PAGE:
Heating

Heating

There are many simple ways to be more energy efficient while keeping your house as warm as you need during winter, including:

14. Choose carpeting over hardwood floors or place rugs down on uncarpeted floors. Carpeting adds warmth to a room, especially in houses that lack floor insulation.

15. Heat up your rooms slowly. This will help cut energy costs. When you instantly blast the heat pumps, it consumes a lot more energy by activating the heat strips.

16. Find the lowest comfortable temperature for your household and try not to exceed that level. With each degree you bring the temperature down, you can trim off 1 percent from your monthly energy costs.
Each Degree you drop the temperature, drops your monthly bill by 1%

17. Lower the setting of your thermostat during hours when you’re sleeping or away from home.

18. Have a glass door installed on your fireplace.

19. Keep furniture away from air vents.

20. Replace the filters in your heaters on a monthly basis for maximum performance.

21. Allow your HVAC system enough space to breath. Don’t place objects in front or on top of the unit.

22. If you own a portable heater, restrict its use to when and where you need it for on-the-spot heating. When left to run round-the-clock, a 1,500-watt heater can seriously run up your bills.

23. Set your thermostat to the nearest comfortable temperature to the one currently outside. Heating a home at 65 degrees is much less expensive than 75 degrees when the outside temperature is 45 degrees.
Heating a home at 65 degrees is much less expensive than 75 degrees when the outside temperature is 45 degrees.

24. Lower the setting of your thermostat every day before you go off to work or to run errands, but don’t shut it off completely.

25. If you leave for a vacation during the holiday season, keep the thermostat set to 60 degrees for the duration of your absence.

Appliances

Appliances

Wondering how to lower your energy bill with all of the appliances in your house? The following tips are among the easiest ways to save energy and money at the same time.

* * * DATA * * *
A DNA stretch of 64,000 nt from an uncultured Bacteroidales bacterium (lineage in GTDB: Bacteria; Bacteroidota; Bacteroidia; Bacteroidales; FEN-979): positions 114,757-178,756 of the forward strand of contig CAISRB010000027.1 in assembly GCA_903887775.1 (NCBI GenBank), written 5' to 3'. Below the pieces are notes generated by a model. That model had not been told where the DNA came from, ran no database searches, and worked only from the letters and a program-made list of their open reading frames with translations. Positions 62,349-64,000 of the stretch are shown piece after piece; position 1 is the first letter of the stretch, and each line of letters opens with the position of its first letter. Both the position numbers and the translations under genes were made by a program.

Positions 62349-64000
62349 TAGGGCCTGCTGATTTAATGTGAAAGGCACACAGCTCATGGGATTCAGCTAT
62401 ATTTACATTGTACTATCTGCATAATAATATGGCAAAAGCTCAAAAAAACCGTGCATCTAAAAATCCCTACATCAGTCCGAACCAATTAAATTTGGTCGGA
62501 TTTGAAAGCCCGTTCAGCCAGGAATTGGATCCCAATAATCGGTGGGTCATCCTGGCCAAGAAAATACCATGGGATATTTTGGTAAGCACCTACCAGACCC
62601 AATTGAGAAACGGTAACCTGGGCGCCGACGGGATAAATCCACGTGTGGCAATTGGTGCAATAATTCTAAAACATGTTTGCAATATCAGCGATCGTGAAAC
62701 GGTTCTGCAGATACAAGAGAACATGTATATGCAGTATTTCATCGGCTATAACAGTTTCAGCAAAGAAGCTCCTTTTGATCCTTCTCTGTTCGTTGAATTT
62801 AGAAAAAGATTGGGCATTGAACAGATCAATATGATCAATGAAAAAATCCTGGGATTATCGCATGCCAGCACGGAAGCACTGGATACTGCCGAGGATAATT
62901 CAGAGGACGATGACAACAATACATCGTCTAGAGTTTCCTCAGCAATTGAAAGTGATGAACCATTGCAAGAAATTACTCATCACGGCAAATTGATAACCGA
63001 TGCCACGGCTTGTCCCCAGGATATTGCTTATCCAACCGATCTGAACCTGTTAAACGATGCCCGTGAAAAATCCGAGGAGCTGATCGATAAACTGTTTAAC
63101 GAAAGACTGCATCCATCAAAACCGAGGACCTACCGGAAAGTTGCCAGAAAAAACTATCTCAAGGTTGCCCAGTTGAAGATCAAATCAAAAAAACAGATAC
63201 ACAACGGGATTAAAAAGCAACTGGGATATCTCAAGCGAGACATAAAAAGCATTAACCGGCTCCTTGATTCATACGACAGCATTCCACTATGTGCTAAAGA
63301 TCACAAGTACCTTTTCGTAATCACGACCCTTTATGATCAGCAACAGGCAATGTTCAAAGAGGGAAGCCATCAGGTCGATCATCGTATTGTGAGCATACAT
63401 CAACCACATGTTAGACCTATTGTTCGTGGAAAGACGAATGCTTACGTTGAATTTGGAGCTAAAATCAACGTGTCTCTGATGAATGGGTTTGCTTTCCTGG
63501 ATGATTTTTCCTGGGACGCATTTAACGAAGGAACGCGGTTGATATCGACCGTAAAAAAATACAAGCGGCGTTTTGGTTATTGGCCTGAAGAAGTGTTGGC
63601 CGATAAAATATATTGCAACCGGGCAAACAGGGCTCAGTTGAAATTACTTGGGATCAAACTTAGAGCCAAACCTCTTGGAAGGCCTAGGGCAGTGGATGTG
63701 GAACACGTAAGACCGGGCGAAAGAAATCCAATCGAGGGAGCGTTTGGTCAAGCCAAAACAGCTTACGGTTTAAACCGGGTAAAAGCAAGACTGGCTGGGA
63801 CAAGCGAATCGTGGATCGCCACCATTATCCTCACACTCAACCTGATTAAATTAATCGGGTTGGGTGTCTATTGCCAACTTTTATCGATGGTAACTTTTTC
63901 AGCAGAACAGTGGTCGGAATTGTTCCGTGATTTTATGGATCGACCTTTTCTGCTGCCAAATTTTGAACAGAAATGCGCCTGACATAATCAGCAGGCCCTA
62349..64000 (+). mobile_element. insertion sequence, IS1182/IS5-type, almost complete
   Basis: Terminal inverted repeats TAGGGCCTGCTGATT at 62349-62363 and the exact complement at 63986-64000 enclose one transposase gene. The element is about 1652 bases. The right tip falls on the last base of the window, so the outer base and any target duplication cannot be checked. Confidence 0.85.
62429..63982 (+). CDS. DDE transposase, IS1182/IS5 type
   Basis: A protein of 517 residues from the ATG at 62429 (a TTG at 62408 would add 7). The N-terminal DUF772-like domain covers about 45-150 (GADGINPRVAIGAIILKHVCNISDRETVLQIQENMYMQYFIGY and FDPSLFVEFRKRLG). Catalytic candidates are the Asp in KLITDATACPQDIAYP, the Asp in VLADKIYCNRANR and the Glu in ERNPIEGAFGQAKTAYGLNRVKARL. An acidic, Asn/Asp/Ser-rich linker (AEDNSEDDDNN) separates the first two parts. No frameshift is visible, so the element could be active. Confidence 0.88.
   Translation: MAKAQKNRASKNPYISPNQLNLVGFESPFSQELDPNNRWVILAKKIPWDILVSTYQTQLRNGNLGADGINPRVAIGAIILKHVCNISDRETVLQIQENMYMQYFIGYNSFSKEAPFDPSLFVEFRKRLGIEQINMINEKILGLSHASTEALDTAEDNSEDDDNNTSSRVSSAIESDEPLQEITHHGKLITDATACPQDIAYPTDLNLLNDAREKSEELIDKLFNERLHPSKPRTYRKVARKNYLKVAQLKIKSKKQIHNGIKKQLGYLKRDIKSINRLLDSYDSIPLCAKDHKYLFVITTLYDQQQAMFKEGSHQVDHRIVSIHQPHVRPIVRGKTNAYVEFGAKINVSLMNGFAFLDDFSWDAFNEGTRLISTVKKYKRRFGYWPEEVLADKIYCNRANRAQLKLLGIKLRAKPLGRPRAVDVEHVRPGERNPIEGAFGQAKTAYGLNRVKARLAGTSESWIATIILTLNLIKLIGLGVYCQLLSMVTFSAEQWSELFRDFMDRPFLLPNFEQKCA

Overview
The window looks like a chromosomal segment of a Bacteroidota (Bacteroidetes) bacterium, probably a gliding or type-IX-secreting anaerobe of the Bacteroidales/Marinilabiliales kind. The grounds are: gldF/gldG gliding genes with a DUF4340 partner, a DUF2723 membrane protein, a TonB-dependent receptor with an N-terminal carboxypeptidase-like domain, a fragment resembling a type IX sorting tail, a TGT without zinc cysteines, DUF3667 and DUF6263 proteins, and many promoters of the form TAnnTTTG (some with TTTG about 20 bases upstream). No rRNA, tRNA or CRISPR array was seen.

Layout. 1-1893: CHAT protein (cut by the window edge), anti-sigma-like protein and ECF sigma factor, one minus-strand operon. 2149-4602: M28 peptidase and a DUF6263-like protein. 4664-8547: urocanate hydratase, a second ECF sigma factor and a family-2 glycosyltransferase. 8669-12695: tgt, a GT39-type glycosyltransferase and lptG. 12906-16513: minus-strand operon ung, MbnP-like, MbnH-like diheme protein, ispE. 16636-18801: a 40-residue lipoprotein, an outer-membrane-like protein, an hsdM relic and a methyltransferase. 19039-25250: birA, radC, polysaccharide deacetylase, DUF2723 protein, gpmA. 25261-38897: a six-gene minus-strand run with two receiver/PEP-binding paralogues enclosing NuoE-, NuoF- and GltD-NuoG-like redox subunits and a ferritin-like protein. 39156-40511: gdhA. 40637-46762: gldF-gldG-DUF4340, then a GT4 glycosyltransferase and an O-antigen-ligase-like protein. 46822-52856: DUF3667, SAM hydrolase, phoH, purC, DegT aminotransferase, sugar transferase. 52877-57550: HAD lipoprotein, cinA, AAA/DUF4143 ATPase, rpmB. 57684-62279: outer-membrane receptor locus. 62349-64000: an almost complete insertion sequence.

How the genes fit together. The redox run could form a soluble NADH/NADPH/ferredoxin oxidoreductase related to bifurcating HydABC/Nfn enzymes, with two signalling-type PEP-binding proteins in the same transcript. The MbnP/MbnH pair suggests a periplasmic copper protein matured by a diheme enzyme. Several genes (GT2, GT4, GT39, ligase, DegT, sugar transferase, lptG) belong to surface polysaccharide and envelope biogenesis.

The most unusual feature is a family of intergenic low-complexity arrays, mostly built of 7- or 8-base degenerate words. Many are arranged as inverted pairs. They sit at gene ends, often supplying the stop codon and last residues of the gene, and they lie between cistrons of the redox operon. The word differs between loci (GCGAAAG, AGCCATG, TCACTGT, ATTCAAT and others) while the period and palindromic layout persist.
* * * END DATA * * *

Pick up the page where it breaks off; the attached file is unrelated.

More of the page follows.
26. Microwaves use less energy. When reheating leftovers, use a microwave instead of the stove or oven.

27. Keep the temperature of your refrigerator set within the 30-42 degrees range.

28. If cold air emits from the closed door of your refrigerator or if condensation appears near the edges, repair the seals to the door.

29. Dust the coils on the back of your refrigerator when you do spring cleaning.

30. Fill up your freezer. It consumes less energy that way. If you don’t buy many freezable foods, consider filling the empty space in your freezer with frozen water containers.

31. Don’t leave your clothing in the dryer longer than necessary. Doing so not only consumes more energy, it also leaves clothes wrinkled.

32. Select only the most energy-efficient appliances for your kitchen and laundry room. Not only will you pay less on your energy bills, you’ll also have a more environmentally friendly household due to the reduced energy consumption.

33. Do several loads of laundry in the same afternoon. This will stop your dryer from coming to a complete cool-down and having to warm all the way up again for a new drying cycle.

34. Wash light and heavy-fabric clothes in separate loads. This makes it easier to dry clothes only for as long as needed. A further way to ease up on the dryer is to let light-fabric items hang dry.

35. Whenever possible, fill your washing machine to maximum capacity. If you don’t have as many clothes to wash in a particular load, adjust the water level accordingly.